To close out year #45, the daughter and I had a busy weekend. On Saturday we went to the zoo for my company’s annual picnic. Since I’ve only been at this job a week, it was a rather awkward event because I only recognized about 7 people. But after lunch we were able to see the zoo and that was really fun. I haven’t been in ages and they have really expanded and upgraded the exhibits. My daughter Chelsie turns 21 in a few weeks and her favorite animal is the giraffe, so of course we had to go see them. In addition to seeing the new baby in the group, she was able to feed them. The look of unbridled joy on her face was priceless! That was an early birthday present for both of us, though for different reasons.
On Sunday, we had a volunteer opportunity at the local airshow. I’m NOT a morning person, but I dragged myself out of bed for the hour (ish) drive south to Ellington AFB to get there at 5:30am (do the reverse math and you realize I was up very early). Upon arrival I was met with a considerable bit of confusion from the other volunteers but more on that in a moment.
During my shift I met some great people from the Houston Police Dept, the Texas Guard, and of course the pilots for the actual planes. The pre-dawn hours were chilly and windy, but the sunrise was amazing and the day was clear and perfect for flying. It was great to watch the vintage planes take flight, knowing people care enough to maintain them and keep their colorful history alive. The precision of the Breitling air team from France was amazing – these jets fly with less than 10 feet of space between planes – that’s crazy precise! And of course the Thunderbirds are always an outstanding close to the show. My face is sunburned from a day spent staring up in the sky (even with a hat on), but Chelsie and I had so much fun- it was definitely worth it.
Now, about those volunteers. I’ve been a part of our local CERT group for many years (Community Emergency Response Team – organized by Dept of Homeland Security and the local OEM). They’re a good group that teach valuable skills and produce some well trained volunteers. But, how can I put this…they also host some nut jobs. I understand that in volunteer based organizations, beggars can’t be choosers, but there comes a point where certain volunteers may not support an organization’s best interests.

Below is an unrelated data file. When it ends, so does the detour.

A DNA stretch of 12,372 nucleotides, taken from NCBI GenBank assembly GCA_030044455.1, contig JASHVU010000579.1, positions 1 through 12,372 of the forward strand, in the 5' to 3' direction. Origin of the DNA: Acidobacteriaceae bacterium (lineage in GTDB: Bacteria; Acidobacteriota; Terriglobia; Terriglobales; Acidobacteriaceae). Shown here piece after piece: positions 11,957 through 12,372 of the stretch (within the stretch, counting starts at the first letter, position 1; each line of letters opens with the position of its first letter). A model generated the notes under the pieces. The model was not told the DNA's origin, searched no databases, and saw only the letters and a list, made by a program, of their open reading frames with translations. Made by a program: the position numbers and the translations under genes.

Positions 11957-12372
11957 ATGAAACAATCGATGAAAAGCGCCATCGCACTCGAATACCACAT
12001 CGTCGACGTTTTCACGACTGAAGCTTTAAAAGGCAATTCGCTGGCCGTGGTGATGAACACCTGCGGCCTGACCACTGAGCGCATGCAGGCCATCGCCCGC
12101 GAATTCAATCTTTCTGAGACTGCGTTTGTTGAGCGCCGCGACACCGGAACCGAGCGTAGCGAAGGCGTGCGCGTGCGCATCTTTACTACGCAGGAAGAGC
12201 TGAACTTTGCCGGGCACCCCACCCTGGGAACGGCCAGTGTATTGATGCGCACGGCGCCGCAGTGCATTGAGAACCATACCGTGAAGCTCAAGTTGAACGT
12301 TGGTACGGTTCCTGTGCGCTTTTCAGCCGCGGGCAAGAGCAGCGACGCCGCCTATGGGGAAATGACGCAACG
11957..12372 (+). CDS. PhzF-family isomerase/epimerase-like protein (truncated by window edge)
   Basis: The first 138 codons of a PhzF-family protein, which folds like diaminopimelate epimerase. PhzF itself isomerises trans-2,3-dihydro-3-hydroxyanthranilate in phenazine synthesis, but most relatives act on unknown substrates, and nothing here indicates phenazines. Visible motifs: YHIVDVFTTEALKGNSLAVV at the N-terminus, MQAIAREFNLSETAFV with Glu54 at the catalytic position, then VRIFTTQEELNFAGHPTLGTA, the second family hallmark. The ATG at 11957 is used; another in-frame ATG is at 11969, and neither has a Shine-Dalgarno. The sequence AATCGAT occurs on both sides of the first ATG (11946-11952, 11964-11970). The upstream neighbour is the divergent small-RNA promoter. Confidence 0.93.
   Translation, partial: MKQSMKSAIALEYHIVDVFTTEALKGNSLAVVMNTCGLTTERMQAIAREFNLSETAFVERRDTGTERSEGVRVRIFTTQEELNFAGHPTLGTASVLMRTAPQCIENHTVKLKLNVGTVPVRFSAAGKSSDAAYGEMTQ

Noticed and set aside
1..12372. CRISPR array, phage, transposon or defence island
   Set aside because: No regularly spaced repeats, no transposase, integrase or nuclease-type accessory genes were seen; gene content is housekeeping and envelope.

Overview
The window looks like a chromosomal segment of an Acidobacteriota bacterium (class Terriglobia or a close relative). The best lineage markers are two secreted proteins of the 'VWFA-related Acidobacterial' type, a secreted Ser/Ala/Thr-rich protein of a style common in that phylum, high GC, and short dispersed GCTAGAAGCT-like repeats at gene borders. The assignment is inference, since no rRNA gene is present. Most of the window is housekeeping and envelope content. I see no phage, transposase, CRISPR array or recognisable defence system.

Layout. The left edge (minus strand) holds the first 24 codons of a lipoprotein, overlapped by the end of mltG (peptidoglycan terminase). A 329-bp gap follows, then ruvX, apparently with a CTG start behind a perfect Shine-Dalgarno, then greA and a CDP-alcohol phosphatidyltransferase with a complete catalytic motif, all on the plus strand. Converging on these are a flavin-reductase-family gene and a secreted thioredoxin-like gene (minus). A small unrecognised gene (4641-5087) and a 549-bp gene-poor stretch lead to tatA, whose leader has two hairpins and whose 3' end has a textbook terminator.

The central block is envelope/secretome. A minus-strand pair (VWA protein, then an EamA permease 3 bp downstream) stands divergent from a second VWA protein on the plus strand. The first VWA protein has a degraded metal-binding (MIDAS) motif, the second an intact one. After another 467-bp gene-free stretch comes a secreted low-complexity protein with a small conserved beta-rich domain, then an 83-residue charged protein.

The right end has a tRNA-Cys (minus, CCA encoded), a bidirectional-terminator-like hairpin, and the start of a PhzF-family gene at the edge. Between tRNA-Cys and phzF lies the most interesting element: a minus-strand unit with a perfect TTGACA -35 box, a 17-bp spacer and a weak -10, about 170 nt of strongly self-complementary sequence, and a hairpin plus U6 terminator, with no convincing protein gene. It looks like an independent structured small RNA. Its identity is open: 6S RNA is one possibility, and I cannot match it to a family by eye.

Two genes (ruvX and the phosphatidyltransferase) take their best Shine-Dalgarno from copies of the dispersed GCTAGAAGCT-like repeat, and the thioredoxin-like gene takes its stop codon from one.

CERT teaches disaster preparedness – if poo hits the fan, the first responders may not be able to get to you or your neighborhood. CERT teams are established to be able to respond and contain most situations until the cavalry arrives. They are trained to handle the basics of triage/medical, search and rescue, communications, and fire suppression. They teach you to work in teams, methodically and in a government approved format, to minimize risk while maximizing effort. It’s a great program, its free, and again, entirely volunteer driven.
While taking the class, CERT provides you basic gear, like hard hats, gloves, goggles, medical supplies, etc.- the basics to get you started with emergency response. You are free to add to it as you like. This tends to bring out the extreme preppers in your neighborhood. By the 2nd class McPrepster is hauling in his military grade pack with enough gear to face the zombie hordes while you are still trying to figure out basic acronyms . Versions of this extremist are found in other roles throughout CERT – the over organizer who wants every drill or event to be perfect, the radio specialist who takes over all communications, and the ones who know just enough to be dangerous. Yes, they mean well, but they tend to not play well with others. Group members stop wanting to participate because these guys take over the show and suck all the joy out of doing a good deed. This also means that when they get all jacked up for an event in mil-spec BDU’s and their official CERT gear, they can be overbearing to the public, which casts a disparaging pallor over the organization and makes recruiting other volunteers a lot harder to do.
Such was the case Sunday. The team was small, but comprised of people who just felt the need to be overly in charge of their assigned tasks. In an emergency where you may be saving lives, I get that mentality and we would all be in that mode. But this was a family friendly event, where our primary goals were checking gate passes and redirecting traffic. Have fun, smile at people, be courteous as you tell them they are at the wrong entrance, and when they feel the need to vent about lack of signage, smile and be sympathetic. Anything else is just unwarranted. There was no need for you to bring tactical gear, a trunkload of equipment, or a smartass attitude. We’re volunteers trying to do a public service – if you have to ruin that for the public and the rest of the volunteers, then what’s the point? While I see this currently in CERT, I’ve seen it elsewhere, and I just hope we can all remember (and maybe remind our volunteering cohorts) that we’re all working for the same cause, and none of us are getting paid for it. We learned it as kids, but sometimes we need to remind each other as adults: play nice or else pretty soon there won’t be anyone else to play with!